The word “infertility” can evoke strong emotions in us all. We can journey through sadness to anger, and the grief of dashed dreams can make us even question our identities as women. Many couples who find their path to creating a family blocked by infertility often experience the “infertility roller coaster.” If you are on the roller coaster right now, perhaps The Infertility Survival Handbook could help.
The Infertility Survival Handbook is an educational, supportive companion for women coping with infertility. The author, Elizabeth Swire Falker, chronicles her multi-year journey to motherhood through extensive infertility treatments, which culminate in the joyful adoption of a baby boy. She gives voice to the feelings of many women struggling with infertility: “I was miserable. Somewhere deep down inside me, I felt like I was dying” (pg. 15). If you have ever felt like this during your journey toward family-building, or if infertility has made you question your identity as a woman, this book may provide comfort. Falker shares wise sayings that can help women get through tough treatments, such as, ”Remember: the infertility roller coaster is horrible for everyone” (pg. 25). While this may not be the most encouraging message, it can be helpful to know that you are not alone in struggling through this difficult time.
Ultimately, Falker reveals how her attitude toward her infertility changed: ”Our infertility takes us to a strange, dark place full of fear and failure and longing. But it offers us our greatest potential for growth …. I’ve grown in profound ways because of the anger, the hurt, the confusion, and the struggles I’ve endured to have my son” (pg. 254).
The majority of the book provides practical information about common causes of and treatment for infertility in both women and men. She also shares guidelines for how to find the best infertility doctor for you. Published in 2004, the medical procedures may now be out-dated, but the text is emotionally supportive and the information about the basics of infertility is still highly relevant. For example, she notes the impact of stress on the ability of women to conceive: “The October 2001 issue of Fertility and Sterility reported the the most stressed-out group of women undergoing infertility treatment were 93 percent less likely to have a baby than the more relaxed patients” (pg. 216). Falker provides suggestions about how to reduce stress even while acknowledging that dealing with infertility can be the most stressful experience in a woman’s life.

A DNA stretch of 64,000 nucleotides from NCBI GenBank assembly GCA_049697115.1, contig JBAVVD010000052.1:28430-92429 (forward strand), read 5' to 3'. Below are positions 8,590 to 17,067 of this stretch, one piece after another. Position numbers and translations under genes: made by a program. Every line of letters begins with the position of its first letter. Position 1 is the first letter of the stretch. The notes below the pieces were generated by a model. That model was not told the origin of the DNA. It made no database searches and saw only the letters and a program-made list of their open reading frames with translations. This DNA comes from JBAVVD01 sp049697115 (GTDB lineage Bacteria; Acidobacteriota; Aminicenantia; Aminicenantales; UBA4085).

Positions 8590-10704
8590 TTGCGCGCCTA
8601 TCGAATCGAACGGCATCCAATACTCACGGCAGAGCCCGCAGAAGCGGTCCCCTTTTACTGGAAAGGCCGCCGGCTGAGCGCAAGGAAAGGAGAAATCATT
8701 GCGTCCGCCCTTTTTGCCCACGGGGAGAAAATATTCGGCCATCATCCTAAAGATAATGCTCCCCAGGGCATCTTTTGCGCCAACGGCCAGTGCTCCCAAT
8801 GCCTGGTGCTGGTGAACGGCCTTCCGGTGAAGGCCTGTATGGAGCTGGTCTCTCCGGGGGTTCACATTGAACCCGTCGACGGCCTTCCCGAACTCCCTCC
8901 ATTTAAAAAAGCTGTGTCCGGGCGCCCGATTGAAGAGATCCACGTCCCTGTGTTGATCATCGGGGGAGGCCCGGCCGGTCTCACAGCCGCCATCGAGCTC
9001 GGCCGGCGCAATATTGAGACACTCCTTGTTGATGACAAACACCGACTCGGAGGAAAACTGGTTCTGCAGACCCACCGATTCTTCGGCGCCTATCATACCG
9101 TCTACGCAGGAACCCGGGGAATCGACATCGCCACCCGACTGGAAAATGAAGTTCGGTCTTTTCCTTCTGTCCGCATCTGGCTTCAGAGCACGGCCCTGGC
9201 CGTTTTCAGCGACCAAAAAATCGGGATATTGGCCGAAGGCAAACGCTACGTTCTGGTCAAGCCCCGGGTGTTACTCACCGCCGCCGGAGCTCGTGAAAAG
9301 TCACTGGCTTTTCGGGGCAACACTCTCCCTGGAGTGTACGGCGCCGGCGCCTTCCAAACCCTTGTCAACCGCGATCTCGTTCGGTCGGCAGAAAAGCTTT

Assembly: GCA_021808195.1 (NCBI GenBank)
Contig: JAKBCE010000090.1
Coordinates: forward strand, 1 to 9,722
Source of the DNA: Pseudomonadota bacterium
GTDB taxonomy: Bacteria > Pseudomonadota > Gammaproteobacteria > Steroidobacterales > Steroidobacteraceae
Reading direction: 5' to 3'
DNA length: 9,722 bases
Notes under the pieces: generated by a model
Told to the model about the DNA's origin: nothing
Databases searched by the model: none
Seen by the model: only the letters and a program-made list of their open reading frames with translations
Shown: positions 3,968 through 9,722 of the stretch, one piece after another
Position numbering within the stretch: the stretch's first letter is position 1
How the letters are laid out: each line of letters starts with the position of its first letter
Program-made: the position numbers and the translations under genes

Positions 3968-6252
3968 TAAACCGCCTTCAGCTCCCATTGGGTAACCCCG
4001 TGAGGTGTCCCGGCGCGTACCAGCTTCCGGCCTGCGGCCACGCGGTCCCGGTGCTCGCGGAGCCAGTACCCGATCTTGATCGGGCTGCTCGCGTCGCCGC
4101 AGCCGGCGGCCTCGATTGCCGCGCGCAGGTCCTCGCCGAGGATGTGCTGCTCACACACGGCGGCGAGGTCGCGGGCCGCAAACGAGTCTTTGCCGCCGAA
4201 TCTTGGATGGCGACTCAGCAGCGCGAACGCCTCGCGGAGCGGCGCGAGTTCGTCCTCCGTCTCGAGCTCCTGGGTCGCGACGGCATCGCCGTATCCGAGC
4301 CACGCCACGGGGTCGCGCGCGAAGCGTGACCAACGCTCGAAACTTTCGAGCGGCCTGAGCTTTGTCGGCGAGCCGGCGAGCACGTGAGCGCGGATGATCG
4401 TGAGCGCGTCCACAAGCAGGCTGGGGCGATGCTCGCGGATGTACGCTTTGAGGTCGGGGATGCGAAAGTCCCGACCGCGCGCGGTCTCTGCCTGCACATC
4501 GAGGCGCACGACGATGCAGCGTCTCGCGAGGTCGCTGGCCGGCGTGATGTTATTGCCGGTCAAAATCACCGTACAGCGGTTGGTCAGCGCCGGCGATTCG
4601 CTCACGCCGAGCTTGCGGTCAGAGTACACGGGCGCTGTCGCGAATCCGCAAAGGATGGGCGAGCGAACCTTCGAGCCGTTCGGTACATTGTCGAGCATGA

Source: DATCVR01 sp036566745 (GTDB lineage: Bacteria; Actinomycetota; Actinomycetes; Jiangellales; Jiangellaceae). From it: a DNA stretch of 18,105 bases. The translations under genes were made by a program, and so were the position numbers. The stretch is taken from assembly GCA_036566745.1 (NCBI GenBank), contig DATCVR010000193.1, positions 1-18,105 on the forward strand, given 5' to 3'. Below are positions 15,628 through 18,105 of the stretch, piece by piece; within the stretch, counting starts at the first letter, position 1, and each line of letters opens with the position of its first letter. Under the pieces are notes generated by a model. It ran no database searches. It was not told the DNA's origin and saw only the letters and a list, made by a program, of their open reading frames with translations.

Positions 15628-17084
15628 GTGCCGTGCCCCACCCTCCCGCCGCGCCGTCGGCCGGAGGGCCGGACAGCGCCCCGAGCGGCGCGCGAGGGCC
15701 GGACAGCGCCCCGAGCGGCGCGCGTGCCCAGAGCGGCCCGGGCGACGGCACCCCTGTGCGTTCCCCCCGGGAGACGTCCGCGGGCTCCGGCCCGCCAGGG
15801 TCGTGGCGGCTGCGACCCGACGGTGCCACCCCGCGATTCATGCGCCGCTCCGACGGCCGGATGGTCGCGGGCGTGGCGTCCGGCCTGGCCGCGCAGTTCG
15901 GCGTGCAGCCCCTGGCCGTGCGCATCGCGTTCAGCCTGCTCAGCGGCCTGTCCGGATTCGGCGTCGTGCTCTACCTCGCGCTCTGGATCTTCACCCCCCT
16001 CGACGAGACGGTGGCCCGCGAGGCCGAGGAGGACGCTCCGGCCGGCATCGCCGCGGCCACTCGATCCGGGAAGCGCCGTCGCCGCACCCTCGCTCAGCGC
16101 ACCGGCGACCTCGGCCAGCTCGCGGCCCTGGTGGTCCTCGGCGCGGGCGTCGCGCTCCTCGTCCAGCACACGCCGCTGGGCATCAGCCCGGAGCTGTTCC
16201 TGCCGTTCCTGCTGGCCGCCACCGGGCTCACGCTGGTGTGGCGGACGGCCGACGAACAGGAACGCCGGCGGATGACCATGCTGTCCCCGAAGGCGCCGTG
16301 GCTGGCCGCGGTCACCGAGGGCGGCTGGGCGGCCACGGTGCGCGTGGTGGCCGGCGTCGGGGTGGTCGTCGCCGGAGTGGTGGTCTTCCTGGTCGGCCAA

Some of the best advice Falker shares is in the chapter about how to talk to friends and family about your infertility. “[T]here comes a point when you will need support from other people. Support is extraordinarily important when you’re struggling with infertility. Trust me; you won’t be able to cope with this without help and support from friends and family” (pg. 149). If you are feeling stressed and overwhelmed with the roller coaster of infertility treatment and need support in addition to your friends and family, please don’t hesitate to get help.
As therapists we understand there are times when the we cannot turn to our family or friends, or that their support is not enough for these waves of emotions. If you feel this way, do not hesitate find a professional specializing in infertility. Marriage and Family Therapists can provide much needed support for infertile couples. We help couples find ways to cope with the stresses and grief associated with infertility, the anxiety and physical difficulties of treatment, the challenges it brings to your relationship, and the life-altering stage of welcoming a child into your family. If you are struggling with any stage of infertility, contact us at Madison Marriage and Family Therapy. Our intake coordinator will guide you to our infertility specialists so you can receive the care and support you need during this uncertain, yet hopeful time.